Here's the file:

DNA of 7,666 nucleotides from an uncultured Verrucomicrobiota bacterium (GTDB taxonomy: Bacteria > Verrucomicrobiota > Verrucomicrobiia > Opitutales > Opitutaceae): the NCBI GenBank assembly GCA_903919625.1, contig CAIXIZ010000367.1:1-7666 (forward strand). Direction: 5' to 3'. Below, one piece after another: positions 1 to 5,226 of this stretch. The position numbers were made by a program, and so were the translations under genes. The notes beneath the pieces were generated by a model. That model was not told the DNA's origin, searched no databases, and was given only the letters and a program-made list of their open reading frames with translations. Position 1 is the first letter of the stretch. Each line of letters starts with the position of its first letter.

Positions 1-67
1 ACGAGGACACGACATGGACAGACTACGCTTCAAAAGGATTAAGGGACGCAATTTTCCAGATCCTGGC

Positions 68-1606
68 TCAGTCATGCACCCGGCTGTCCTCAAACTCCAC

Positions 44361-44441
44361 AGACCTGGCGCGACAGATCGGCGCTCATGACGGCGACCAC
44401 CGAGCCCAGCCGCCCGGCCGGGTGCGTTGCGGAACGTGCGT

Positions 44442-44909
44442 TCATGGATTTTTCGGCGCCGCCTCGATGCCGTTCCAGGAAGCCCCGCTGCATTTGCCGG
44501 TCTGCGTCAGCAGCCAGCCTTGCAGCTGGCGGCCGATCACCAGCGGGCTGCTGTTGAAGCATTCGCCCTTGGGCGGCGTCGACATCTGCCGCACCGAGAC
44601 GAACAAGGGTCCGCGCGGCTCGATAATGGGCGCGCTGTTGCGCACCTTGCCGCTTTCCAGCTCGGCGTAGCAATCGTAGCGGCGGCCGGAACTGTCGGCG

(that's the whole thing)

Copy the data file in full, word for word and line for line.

DNA of 7,666 nucleotides from an uncultured Verrucomicrobiota bacterium (GTDB taxonomy: Bacteria > Verrucomicrobiota > Verrucomicrobiia > Opitutales > Opitutaceae): the NCBI GenBank assembly GCA_903919625.1, contig CAIXIZ010000367.1:1-7666 (forward strand). Direction: 5' to 3'. Below, one piece after another: positions 1 to 5,226 of this stretch. The position numbers were made by a program, and so were the translations under genes. The notes beneath the pieces were generated by a model. That model was not told the DNA's origin, searched no databases, and was given only the letters and a program-made list of their open reading frames with translations. Position 1 is the first letter of the stretch. Each line of letters starts with the position of its first letter.

Positions 1-67
1 ACGAGGACACGACATGGACAGACTACGCTTCAAAAGGATTAAGGGACGCAATTTTCCAGATCCTGGC

Positions 68-1606
68 TCAGTCATGCACCCGGCTGTCCTCAAACTCCAC

Positions 44361-44441
44361 AGACCTGGCGCGACAGATCGGCGCTCATGACGGCGACCAC
44401 CGAGCCCAGCCGCCCGGCCGGGTGCGTTGCGGAACGTGCGT

Positions 44442-44909
44442 TCATGGATTTTTCGGCGCCGCCTCGATGCCGTTCCAGGAAGCCCCGCTGCATTTGCCGG
44501 TCTGCGTCAGCAGCCAGCCTTGCAGCTGGCGGCCGATCACCAGCGGGCTGCTGTTGAAGCATTCGCCCTTGGGCGGCGTCGACATCTGCCGCACCGAGAC
44601 GAACAAGGGTCCGCGCGGCTCGATAATGGGCGCGCTGTTGCGCACCTTGCCGCTTTCCAGCTCGGCGTAGCAATCGTAGCGGCGGCCGGAACTGTCGGCG